Charlton's Roland Duchatelet: "Throwing money at players is not the plan"
Facing the assembled press last week it was the almost throwaway comments made by Roland Duchatelet which would have given Charlton fans most cause for optimism.
Not long after the Belgian was announced as the Addicks new owner, talk of a tyrannical reign at another of his club's Standard Liege followed him over the Channel.
By the end of the 67-year-old's first season in charge of the European side he sacked the popular manager and shifted out a number of key players.
Demonstrations from supporters followed but - such is the fickle nature of the football fan - soon ceased when success followed and the side now leading the Belgian top flight by 10 points.
So it was almost conceivable that he would go into the press conference at The Valley with an air of arrogance, proclaiming himself a genius in football management, as well as a big hitter in the business world.
But while he declined to answer any Standard Liege questions - most likely in the face of reports he was planning to sell the club - he allowed a wry smile to creep across his face when asked whether he understood Charlton fans' frustrations in allowing favourites Yann Kermorgant and Dale Stephens to join Championship rivals during the transfer window.
"I have learned in my life to understand the frustration of fans," was Duchatelet's answer. Short and to the point.
You soon understand, especially in the face of a lack of a 'big' announcement, that was the reason for organising the press conference. It was a bid to dispel some of the mystery around the man who is now a shareholder in five different clubs around Europe.
He also seemed keen to reveal he had little interest in influencing team matters, an accusation made in the stands through nods and winks by Liege goalkeeper Yohann Thuram joining the club and the Addicks' then favoured number one Ben Alnwick hastily heading towards the exit.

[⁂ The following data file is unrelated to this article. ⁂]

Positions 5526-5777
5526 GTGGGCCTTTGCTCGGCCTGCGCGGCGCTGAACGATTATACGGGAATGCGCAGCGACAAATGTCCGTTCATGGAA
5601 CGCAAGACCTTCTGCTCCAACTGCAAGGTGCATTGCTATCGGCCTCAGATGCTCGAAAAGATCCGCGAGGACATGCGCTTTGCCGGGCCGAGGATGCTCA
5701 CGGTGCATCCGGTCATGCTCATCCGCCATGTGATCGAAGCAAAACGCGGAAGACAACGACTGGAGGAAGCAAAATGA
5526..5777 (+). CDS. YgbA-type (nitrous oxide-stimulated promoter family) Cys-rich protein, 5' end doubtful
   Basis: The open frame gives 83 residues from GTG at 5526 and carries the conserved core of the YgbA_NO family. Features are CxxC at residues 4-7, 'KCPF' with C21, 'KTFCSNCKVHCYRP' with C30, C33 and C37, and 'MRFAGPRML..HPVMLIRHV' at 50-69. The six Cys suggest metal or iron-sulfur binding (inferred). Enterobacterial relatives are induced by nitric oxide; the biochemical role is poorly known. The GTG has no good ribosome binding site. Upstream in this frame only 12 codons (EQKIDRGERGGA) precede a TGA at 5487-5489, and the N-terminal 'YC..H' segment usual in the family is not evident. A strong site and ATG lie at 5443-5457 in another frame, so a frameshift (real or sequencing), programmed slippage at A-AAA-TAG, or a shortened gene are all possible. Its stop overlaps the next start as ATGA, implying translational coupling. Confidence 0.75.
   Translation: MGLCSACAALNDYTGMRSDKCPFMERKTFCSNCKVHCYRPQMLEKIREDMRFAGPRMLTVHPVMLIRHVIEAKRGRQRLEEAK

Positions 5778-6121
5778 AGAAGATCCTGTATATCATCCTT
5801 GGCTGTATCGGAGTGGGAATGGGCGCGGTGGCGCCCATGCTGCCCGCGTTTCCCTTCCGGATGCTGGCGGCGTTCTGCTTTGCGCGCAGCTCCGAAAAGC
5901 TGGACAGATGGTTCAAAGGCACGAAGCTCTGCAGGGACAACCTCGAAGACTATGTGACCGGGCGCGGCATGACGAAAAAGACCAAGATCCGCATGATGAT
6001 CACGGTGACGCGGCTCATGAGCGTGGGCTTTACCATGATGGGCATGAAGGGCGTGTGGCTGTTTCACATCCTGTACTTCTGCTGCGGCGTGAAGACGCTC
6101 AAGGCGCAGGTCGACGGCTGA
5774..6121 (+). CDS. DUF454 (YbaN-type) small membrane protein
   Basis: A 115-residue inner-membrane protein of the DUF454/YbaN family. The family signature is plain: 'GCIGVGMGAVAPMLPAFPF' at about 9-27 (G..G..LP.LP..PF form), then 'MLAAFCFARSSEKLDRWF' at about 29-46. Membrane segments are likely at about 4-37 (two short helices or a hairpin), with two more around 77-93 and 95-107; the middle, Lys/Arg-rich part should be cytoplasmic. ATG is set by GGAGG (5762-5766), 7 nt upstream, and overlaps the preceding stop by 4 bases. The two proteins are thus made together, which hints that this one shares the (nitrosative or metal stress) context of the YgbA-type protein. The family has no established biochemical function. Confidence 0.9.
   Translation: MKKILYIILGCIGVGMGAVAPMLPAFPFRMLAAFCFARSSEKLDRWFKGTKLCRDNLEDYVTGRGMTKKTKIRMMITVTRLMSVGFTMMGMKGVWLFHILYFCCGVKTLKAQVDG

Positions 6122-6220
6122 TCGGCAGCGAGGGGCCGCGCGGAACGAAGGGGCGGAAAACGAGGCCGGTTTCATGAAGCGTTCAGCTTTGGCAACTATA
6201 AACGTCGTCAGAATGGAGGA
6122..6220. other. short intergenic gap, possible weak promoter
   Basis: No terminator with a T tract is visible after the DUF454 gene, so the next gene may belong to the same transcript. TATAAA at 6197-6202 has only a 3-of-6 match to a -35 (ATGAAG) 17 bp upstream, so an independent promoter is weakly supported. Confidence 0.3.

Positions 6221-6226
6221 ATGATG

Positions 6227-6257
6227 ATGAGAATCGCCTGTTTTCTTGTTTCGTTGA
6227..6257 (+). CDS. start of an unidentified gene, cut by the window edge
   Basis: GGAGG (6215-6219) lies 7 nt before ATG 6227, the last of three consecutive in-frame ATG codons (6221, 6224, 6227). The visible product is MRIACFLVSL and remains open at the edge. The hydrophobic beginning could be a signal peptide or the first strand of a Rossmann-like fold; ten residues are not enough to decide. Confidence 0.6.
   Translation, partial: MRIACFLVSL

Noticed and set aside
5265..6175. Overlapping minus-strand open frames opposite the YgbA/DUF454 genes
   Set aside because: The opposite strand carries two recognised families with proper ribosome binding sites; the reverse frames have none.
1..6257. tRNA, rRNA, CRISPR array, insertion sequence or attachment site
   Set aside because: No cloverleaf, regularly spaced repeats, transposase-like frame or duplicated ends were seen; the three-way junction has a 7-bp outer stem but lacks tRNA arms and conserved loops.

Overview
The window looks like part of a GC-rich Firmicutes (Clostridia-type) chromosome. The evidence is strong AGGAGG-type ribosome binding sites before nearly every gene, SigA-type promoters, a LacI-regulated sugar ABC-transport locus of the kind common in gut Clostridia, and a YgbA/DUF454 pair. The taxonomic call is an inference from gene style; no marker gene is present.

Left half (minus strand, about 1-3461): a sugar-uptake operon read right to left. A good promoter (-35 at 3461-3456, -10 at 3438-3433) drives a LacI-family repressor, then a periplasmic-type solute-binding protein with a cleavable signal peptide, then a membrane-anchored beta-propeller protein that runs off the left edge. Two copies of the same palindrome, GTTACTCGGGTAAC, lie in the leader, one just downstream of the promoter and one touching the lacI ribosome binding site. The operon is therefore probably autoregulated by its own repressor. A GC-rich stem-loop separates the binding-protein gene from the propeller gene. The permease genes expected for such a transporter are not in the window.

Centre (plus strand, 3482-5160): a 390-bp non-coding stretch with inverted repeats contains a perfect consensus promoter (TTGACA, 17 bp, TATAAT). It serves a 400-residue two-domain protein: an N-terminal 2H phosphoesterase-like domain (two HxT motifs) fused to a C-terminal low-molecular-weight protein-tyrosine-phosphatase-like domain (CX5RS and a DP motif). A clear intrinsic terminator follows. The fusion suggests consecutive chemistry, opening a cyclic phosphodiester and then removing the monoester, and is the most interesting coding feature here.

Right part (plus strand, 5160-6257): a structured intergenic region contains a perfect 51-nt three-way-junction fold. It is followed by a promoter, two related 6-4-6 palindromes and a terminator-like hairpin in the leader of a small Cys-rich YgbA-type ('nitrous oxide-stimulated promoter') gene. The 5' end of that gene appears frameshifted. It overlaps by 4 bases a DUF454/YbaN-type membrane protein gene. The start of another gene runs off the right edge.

"I don't really need to watch games," said Duchatelet, when asked about how often he will be at The Valley. "Other people know football much better than I do. If I come I will come to enjoy the game."
"I think that proves Roland's not picking the team," added Richard Murray, the club's long-time owner and now non-executive chairman, seated alongside Duchatelet.
It was Murray's appointment to the board which gave Charlton fans hope for the future following an era of poor-communication under former owners Tony Jimenez and Michael Slater.
Duchatelet went on to admit what most thought, that the transfer window signings of the likes of Reza Ghoochannejhad and Astrit Ajdarevic - both from Liege - were not manager Chris Powell's choices. But he quickly added the manager was under no pressure to play them.
"Before we took over the club we had analysis done on the players and knew it was important to significantly add to the team," said Duchatelet.
"Of course Chris didn't have time to work with the scouts and had to have a bit of confidence that these were the right choices. Of course he has the option to play them or not to play them but it was clear we needed to bring them in."
Perhaps a lack of a big name signing disappointed some at The Valley who hoped a new owner would splash the cash, but Duchatelet said that was not his way.
And for a club that wasted millions upon millions under the disastrous Iain Dowie and Alan Pardew reigns, leaving the club in financial meltdown for a number of years, it was refreshing - if a little underwhelming - that financial stability was key.
It was during this part of the press conference with the owner discussing money that there was the biggest sign that Powell, this week the man who lead the side to an FA Cup quarter final, would get a fair crack of the whip.
"Funds are no problem but it's important for football clubs in general to break even," he said. "I'm strongly in favour of Financial Fair Play because if you look at the statistics of Championship clubs you will see they all make losses, except those with financial parachute payments.